People who are deeply hurting inside, lash out to their environment... Catcalling is one of those 'lashes' and until we see that the men who do it have a need for something essential that they have missed out on or are damaged in, be it love, care, trust or lonelyness, ... this disrespectful behavior will continue.
After today, two women a week will still be killed in England and Wales, at the hands of a partner or former partner. The police will still receive one call every minute relating to a domestic violence incident. Three quarters of a million children will still witness domestic violence every year. This is not a counsel of despair. There is much we can do
As Team SCA settle into life on land in Cape Town, and make the most of spending precious 'down time' with family and loved ones, one of the crew has discovered that there's nothing like a bit of sibling rivalry to keep her fearlessly fighting off the competition!
Team SCA has been showing that hard work, team work, and concentration is what we are made of. We especially saw this on Saturday in our InPort race around the harbour, where we were faced with some very shifty wind conditions and tricky manoeuvres but managed to pull off a third place
I say ending violence against women and girls requires all of us - men and boys, women and girls, governments, communities and activists. I genuinely believe that we have a common goal. And I genuinely believe that we can work together in a way that does not reassert male power over women, that keeps women and girls at the centre, and focuses on transforming gender inequality rather than just adding men and boys.
I feel as women we should change the tone of the conversation and learn to really support each other, to encourage and to really mean it. To want others to do well and to be truly happy is what we all should be striving for, not to be looking on through a snarl and a negative eye.
About a month ago I returned from the most extraordinary trip to Kenya. I had the honor to bring a small group of young widows from America to visit widows in the slum of Kibera. It was a journey of courage and of new beginnings.
It's the classic entrepreneur's dilemma: the bank has called in its loan, and you have two weeks to find a sizeable sum of money. What do you do? If you're Rebecca Harding, you take the dog for a walk. The irony of where she ended up that day -- at Beachy Head, a famous spot for suicides -- was not lost on her.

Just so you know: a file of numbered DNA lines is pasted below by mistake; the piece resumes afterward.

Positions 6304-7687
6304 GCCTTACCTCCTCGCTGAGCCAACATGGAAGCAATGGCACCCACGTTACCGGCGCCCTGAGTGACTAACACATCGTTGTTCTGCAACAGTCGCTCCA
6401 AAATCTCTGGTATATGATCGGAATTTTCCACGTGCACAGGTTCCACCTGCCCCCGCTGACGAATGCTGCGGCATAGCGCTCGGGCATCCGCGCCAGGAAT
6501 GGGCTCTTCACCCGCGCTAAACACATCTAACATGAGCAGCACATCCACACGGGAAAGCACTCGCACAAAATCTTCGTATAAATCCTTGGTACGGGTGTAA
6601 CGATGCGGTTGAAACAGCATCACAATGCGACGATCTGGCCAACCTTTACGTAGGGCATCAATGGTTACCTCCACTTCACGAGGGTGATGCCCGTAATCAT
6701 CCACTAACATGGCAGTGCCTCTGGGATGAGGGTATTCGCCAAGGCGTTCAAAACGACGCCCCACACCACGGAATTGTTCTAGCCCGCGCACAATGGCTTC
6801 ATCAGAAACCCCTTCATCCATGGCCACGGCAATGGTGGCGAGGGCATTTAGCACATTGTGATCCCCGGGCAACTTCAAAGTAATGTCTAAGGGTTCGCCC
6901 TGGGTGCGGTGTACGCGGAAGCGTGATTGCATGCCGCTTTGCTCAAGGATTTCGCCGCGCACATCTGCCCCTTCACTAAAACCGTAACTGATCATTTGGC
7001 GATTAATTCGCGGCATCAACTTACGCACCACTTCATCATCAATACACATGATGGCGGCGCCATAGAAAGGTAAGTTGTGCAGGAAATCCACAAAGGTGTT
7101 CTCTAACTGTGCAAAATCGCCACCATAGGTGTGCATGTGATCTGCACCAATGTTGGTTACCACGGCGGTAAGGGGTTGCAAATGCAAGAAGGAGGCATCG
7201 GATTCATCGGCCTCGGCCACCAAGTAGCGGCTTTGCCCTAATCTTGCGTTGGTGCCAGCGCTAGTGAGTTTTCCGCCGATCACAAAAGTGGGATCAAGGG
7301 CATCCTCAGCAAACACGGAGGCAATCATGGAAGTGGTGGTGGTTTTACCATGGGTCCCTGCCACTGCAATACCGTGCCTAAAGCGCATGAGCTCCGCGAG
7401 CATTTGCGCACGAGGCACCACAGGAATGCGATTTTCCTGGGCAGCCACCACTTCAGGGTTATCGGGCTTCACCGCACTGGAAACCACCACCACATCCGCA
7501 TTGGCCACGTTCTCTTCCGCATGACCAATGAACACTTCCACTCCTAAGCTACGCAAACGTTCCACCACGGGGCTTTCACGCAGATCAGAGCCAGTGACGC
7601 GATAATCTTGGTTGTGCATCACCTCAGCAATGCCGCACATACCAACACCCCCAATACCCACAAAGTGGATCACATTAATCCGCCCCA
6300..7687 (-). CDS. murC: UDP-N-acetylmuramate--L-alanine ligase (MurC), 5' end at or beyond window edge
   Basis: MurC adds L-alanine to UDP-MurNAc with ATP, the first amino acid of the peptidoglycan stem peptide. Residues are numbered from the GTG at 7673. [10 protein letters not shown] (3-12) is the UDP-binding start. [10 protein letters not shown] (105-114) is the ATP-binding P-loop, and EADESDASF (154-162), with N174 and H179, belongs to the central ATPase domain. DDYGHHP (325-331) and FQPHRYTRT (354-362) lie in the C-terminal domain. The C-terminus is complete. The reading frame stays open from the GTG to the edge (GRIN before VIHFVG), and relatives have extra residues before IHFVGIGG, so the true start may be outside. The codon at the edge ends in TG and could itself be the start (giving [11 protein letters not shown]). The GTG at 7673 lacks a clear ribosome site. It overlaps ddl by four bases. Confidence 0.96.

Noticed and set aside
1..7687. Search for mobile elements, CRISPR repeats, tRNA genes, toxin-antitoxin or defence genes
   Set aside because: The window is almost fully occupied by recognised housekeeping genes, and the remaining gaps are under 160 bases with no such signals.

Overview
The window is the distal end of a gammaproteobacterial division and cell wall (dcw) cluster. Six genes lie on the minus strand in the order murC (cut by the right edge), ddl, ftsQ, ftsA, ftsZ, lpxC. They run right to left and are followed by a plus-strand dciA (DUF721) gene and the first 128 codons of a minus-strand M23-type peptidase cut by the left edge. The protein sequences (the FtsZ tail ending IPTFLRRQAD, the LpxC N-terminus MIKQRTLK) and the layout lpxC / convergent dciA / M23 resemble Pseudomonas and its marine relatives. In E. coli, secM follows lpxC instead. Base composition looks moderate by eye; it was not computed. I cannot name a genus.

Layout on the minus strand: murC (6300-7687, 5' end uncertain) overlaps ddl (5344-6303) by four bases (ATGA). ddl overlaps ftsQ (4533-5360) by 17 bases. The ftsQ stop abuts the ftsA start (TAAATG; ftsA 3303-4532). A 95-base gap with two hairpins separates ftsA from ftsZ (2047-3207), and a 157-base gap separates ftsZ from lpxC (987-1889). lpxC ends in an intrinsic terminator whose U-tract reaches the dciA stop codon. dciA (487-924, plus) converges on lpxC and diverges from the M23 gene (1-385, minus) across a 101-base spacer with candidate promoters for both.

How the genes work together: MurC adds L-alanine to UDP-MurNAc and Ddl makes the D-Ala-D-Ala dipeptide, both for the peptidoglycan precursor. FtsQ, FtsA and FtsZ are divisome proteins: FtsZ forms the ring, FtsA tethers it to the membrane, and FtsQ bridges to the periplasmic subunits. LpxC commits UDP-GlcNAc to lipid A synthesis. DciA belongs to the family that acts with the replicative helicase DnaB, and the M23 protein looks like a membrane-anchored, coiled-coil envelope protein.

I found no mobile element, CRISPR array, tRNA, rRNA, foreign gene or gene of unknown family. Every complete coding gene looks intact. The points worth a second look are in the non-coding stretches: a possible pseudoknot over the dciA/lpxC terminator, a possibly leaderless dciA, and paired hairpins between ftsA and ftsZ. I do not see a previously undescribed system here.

Over the years since I left the adult industry, I have hidden my body away. I covered up. I got more conservative as befits a mother, or so I thought. And I lost some of my sense of self. I lost some sense of myself as a beautiful, sexual woman. I lost connection to a certain part of myself.
Women certainly shouldn't have to do anything in order to 'avoid being raped.' A woman staggering around in a drunken stupor, no nail polish to be seen, isn't an open invitation for a man to just do whatever he fancies.
This is the tagline for the new campaign by Women's Aid to save specialist refuges for survivors of domestic violence across England from catastrophic funding cuts. Between 2010 and 2014, 32 specialist refuges have closed due to cuts to funding.
It is well-documented that the UK needs more engineers and technologists. WISE says the country produces 36,000 fewer engineers than it needs every year. A CBI survey earlier this year found that 39% of businesses with STEM vacancies were finding it difficult to fill those roles. Something in the supply and demand of STEM skills is out of whack.
Have you read about Karl Stefanovic, the Australian TV presenter who wore the same suit every day for a year? He decided to do it to prove that men escape the kind of scrutiny to which women are routinely subjected.
IT started out with lots of women being involved. But somehow we have ended up in a place where less than 13 percent of the STEM workforce today is made up of women. More than four times as many boys study STEM at A-level or university and even fewer girls pursue a related career.
Mrs Mugabe's is the quintessential example of how female leadership does not guarantee a more transparent government. If women leaders are to have positive effect on the continent, it is necessary to break away from the deeply ingrained authoritarianism and culture of corruption that characterizes many governments in the region.
Things can only get worse for the Church as the vast majority of today's generation are riddled with the curse of moral abandonment combined with self-entitlement along with an almost universal negligence of others. They are poorly educated and generally undisciplined and unfamiliar with virtually any concept of right and wrong.